Modern imaging methods are regarded as a key technology in first-class medical research. At ISAS, the Bio-Imaging research programme focusses on temporal and spatial high-resolution visualisation and measurement of physiological states in whole organs, the cell and tissue structures they are made of up to the molecules which are essential to the function of the cells.
Using Light Sheet Fluorescence Microscopy (LSFM), high-resolution Confocal Laser Scanning Microscopy (CLSM) and Raman Microscopy for example, the scientists validate biomarkers to accelerate the early detection of various diseases such as cardiovascular or autoimmune diseases. In order for the results of this fundamental research to be subsequently translated into clinical practise – i.e. transferred from the laboratory to patient care – there is close collaboration with the Institute for Experimental Immunology & Imaging at Essen University Hospital among others. The researchers also develop new microscopic measurement techniques which are designed to massively increase the throughput of samples, and therefore the speed of the analyses. Furthermore, by experimenting with animals and using human samples, ISAS researchers carry out measurements on intact organs and integrate artificial intelligence (AI) into their image analyses. Depending on the microscope used, one individual sample can produce hundreds of images. Without AI, an in-depth rapid analysis of the information in these images would not be possible, nor would it be possible to administer it efficiently. Microscopy is only one of many areas of application in medical imaging where AI is continuously revolutionising the processing of huge quantities of data.
Combination with complementary analytical technologies
Different research groups in various research projects at ISAS work to clarify the molecular and cellular processes that form the basis of what are referred to as immuno-vascular interactions under inflammatory conditions. During this work, the researchers investigate these cell interactions both in acute inflammatory processes as in case of heart attack or stroke, and also in chronic autoimmune disorders as well as rheumatoid arthritis.
In addition to LSFM and CLSM, Two-Photon Laser-Scanning Microscopy (TPLSM) is also used as an imaging method. With this combination of methods, it is possible to carry out a three-dimensional analysis of biological samples from macroscopic to subcellular level. However, in order to be able to characterise morphological and functional changes in inflammatory tissue with their fundamental molecular mechanisms over a period of time, scientists at ISAS combine LSFM, CLSM and TPLSM with complementary analytical technologies such as mass spectrometry (MS) and high-dimensional flow cytometry.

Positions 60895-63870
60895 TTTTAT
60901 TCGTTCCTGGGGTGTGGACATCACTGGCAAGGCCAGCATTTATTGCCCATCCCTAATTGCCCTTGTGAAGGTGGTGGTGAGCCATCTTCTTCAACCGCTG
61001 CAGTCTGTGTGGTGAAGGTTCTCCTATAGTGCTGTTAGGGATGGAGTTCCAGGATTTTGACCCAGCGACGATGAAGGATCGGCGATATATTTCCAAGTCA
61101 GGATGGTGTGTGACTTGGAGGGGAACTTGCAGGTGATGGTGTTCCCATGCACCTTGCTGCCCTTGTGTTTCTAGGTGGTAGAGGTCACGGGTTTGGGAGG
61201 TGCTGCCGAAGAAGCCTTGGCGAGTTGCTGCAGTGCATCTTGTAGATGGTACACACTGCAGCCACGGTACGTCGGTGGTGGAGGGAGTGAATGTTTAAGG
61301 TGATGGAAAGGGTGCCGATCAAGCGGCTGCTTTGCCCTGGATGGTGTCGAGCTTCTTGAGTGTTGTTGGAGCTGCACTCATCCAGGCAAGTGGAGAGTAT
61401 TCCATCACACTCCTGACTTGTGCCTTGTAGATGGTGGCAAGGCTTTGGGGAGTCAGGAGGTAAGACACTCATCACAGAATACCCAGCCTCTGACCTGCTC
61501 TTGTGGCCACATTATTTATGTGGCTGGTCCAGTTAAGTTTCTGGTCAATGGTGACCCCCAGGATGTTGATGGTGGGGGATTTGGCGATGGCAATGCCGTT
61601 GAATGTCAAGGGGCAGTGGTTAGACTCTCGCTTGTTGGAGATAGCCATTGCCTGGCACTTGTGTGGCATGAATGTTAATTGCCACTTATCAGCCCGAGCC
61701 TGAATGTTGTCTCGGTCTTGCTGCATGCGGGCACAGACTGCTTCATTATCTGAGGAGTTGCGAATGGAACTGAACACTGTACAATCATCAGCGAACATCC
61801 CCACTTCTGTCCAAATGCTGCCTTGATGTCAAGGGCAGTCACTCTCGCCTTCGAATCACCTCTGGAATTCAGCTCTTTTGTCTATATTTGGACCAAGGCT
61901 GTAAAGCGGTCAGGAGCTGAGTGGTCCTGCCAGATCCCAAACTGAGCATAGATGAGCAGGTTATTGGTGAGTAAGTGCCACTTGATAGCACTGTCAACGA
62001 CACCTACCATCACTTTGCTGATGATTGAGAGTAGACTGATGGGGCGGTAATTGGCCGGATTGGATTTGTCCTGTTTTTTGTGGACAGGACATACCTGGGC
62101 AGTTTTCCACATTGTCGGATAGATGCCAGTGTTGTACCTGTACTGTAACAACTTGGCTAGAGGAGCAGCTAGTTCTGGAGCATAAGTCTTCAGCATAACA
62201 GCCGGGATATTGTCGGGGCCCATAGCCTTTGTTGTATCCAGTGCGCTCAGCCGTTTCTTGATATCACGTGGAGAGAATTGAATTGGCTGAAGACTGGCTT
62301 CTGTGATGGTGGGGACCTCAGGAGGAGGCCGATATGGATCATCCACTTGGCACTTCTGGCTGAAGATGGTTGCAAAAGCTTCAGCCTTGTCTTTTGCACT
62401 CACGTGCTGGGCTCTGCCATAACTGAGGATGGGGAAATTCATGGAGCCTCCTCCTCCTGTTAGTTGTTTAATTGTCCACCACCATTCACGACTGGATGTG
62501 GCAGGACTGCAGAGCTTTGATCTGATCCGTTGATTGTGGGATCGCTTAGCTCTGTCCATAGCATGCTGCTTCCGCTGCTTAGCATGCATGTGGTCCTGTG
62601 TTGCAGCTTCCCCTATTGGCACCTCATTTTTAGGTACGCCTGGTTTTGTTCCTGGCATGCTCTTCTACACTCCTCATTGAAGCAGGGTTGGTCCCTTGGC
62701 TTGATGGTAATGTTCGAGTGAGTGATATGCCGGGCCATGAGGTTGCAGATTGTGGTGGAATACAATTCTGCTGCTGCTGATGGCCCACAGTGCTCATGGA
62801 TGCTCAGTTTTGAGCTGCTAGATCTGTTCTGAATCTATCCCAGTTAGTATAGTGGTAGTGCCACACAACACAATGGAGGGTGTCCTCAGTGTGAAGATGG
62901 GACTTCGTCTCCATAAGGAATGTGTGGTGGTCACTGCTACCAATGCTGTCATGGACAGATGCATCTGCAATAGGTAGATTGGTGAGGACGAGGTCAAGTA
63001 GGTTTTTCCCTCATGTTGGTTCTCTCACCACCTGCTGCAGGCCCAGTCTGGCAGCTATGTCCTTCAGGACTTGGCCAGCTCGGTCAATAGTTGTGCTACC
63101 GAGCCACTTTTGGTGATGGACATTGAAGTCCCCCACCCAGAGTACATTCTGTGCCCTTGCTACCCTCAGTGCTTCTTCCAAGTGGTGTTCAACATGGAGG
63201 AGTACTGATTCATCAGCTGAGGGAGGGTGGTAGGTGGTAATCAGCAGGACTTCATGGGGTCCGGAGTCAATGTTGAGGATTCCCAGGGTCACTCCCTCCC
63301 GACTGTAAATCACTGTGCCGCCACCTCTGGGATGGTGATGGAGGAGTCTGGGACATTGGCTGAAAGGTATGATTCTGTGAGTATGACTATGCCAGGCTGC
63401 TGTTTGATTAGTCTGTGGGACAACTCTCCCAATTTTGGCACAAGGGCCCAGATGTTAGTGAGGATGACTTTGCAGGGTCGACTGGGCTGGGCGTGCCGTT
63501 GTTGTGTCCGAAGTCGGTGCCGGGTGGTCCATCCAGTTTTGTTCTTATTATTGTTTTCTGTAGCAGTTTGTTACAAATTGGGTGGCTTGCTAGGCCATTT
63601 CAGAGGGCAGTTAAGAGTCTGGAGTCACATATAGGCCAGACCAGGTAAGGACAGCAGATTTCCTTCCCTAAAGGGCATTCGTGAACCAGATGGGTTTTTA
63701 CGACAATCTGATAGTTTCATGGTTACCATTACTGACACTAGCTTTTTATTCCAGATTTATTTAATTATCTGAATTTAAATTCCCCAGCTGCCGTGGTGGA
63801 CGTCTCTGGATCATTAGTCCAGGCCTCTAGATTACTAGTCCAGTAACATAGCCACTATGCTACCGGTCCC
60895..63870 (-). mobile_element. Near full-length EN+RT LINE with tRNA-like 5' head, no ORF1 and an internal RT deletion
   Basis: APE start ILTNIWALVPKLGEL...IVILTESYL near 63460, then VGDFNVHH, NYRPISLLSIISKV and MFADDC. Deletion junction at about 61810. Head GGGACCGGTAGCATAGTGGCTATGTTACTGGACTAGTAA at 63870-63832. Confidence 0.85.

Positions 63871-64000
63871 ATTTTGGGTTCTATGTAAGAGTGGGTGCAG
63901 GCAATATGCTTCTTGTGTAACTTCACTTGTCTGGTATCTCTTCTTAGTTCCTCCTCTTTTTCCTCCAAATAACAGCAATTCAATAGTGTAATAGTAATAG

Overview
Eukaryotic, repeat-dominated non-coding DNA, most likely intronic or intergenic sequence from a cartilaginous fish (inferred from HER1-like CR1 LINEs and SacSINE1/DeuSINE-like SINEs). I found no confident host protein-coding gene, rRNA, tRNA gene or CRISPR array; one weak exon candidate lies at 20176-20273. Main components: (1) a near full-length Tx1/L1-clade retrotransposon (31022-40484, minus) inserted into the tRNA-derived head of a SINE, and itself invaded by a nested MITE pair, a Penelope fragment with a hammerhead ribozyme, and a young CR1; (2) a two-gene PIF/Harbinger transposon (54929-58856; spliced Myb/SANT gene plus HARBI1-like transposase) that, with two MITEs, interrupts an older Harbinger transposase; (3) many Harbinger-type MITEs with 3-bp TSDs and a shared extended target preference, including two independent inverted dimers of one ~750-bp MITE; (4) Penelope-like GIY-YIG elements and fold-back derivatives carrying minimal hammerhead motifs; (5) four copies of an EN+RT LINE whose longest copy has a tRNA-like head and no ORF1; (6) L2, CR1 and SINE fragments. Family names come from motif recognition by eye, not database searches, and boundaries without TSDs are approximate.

Non-destructive, integrative measurement strategies
As a disease mechanism is not only decisively influenced by the quantity of a biomolecule in a system but also its precise spatial concentration, combining microscopic methods with general and locally-resolved MS paves the way for entirely new diagnosis options in future. At present, many of the stated imaging methods still inevitably lead to destruction of the samples. This means that analyses are restricted to using individual techniques, which may also be mutually exclusive. This is problematic, especially with infrequent samples, such as human tissue biopsies for example, because comprehensive analyses are not possible. In the Bio-Imaging programme, ISAS therefore works on harmonising and combining complimentary imaging and analytical methods with the aim of obtaining new non-destructive integrative measurement strategies. The purpose of developing this kind of cross-scale multi-method concept – in the form of 4D analysis – is to enable the location- and time-resolved, quantitative, in-vivo analysis at cellular to molecular level. The technical innovations required for this are crucial for comprehensive multimodal and multidimensional analysis, and therefore an overall understanding of biomedically-relevant processes. In the long term, these emerging new analytical technologies are to be integrated into clinical diagnostics which will in turn improve prevention and early diagnosis as well as personalised approaches to therapy.